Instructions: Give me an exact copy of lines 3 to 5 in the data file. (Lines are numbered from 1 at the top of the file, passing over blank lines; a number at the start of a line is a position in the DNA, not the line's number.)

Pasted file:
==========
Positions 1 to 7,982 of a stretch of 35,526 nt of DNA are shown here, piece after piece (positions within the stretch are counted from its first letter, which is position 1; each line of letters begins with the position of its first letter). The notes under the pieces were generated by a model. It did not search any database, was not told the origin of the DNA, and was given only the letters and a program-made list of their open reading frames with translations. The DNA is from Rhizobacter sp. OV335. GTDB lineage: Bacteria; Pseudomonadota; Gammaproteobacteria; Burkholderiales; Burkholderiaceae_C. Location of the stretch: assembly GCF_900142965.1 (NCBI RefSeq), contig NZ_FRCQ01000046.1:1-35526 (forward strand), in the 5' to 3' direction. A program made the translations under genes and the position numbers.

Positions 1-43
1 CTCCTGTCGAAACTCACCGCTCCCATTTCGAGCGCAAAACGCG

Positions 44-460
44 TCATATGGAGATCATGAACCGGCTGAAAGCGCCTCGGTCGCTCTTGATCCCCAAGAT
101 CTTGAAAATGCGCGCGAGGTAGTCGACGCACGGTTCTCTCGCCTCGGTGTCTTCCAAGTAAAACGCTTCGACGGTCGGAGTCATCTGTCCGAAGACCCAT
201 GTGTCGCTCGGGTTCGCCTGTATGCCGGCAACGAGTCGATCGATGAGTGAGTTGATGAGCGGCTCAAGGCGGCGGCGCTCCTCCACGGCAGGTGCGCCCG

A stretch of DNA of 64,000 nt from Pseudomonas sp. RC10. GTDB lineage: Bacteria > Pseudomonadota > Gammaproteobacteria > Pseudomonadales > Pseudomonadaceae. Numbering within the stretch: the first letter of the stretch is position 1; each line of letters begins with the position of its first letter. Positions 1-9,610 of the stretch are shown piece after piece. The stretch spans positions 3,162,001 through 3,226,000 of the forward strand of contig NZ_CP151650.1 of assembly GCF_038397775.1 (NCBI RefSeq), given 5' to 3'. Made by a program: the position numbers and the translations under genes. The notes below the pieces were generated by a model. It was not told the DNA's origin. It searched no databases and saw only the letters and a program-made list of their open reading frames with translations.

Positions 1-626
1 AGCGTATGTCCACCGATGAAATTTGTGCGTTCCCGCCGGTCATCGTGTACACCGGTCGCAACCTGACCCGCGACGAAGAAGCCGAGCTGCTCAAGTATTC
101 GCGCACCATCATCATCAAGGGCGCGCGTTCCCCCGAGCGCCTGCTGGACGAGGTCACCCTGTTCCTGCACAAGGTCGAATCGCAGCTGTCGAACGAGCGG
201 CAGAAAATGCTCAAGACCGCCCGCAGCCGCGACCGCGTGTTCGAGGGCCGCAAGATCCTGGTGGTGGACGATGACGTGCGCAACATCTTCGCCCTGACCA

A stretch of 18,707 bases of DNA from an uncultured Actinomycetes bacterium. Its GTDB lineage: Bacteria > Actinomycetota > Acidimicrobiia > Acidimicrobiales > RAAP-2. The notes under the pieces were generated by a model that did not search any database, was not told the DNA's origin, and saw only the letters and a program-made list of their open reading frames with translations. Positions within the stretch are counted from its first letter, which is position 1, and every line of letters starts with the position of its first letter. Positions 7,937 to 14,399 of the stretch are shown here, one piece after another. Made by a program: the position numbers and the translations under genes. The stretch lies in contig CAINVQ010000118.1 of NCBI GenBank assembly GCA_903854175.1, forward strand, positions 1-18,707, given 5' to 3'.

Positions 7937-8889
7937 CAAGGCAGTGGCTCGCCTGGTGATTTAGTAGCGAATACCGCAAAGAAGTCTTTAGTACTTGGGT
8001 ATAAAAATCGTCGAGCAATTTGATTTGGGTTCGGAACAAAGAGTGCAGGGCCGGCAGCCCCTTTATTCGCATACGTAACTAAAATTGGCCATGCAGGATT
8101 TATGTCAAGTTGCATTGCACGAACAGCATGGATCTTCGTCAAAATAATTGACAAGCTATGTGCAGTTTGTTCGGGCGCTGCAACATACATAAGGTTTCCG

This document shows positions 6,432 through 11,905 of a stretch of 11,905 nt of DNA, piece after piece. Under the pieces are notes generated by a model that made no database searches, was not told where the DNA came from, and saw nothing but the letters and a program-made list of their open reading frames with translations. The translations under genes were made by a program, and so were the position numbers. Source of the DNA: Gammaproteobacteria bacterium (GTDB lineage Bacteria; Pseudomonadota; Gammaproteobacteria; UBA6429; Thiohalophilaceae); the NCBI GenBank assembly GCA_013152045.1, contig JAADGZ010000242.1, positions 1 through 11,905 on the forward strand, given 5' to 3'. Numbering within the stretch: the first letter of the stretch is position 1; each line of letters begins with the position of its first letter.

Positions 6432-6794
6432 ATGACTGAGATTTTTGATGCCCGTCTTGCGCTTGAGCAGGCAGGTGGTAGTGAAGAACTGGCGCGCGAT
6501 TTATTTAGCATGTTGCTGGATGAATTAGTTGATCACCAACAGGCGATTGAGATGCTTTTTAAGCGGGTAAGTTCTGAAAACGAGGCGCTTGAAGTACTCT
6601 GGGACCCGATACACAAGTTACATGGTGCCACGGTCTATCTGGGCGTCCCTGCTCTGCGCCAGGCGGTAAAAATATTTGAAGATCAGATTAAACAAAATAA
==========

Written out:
1 CTCCTGTCGAAACTCACCGCTCCCATTTCGAGCGCAAAACGCG

Positions 44-460
44 TCATATGGAGATCATGAACCGGCTGAAAGCGCCTCGGTCGCTCTTGATCCCCAAGAT